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Structures of AppearingAllegory and the Work of Literature$
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Brenda Machosky

Print publication date: 2012

Print ISBN-13: 9780823242849

Published to Fordham Scholarship Online: January 2013

DOI: 10.5422/fordham/9780823242849.001.0001

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Allegory as Metonymy: The Figure without a Face

Allegory as Metonymy: The Figure without a Face

Chapter:
(p.181) 6 Allegory as Metonymy: The Figure without a Face
Source:
Structures of Appearing
Author(s):

Brenda Machosky

Publisher:
Fordham University Press
DOI:10.5422/fordham/9780823242849.003.0007

Allegory is not an extended metaphor. This conclusion defies a long-standing (though not unanimous) definition. Bringing together ideas from Roman Jakobson, Barbara Johnson, Maureen Quilligan and others, the author argues that metonymy forces an attentiveness to the materiality of language that metaphor avoid, with its metaphysical structure driving attention towards meaning. In response to the “old quarrel” between philosophers and poets, referenced throughout the book, the author suggests that philosophy and poetry actually share a limit through their use of language, and this limit requires a newly defined allegorical approach. This approach requires a language-attentive close reading that resists the temptation to objectify the literary texts. The chapter begins with a reading of Odysseus at the court of Alkinöos as a figure of allegory reconceived as two beings in the same space at the same time. As referenced on the cover, Ernst Christophe's sculpture, Le Masque, and Baudelaire's poem about it, give us the experience of phusis that only an allegorical structure can support. Because of its inherent difficulty, its resistance to interpretation by its refusal to be objectified, the work of Kafka merits careful attention and yields illuminating results through and about the allegorical method proposed.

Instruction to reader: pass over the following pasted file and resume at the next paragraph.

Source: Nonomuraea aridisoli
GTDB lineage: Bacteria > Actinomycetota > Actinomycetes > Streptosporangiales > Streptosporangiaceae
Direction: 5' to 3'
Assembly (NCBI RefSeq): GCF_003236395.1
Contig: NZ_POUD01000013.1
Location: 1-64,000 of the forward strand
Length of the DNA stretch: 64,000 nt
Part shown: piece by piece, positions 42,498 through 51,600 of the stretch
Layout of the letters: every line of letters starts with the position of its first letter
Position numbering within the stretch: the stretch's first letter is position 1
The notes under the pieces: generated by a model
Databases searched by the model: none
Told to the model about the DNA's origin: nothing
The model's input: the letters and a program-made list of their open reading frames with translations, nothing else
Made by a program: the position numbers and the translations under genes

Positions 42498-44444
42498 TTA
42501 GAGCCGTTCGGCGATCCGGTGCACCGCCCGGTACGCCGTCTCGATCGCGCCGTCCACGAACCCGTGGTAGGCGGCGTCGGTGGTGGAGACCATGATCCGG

Keywords:   allegory, Baudelaire, Jakobson, Barbara Johnson, Kafka, metonymy, metaphor, Jean-Luc Nancy, phusis

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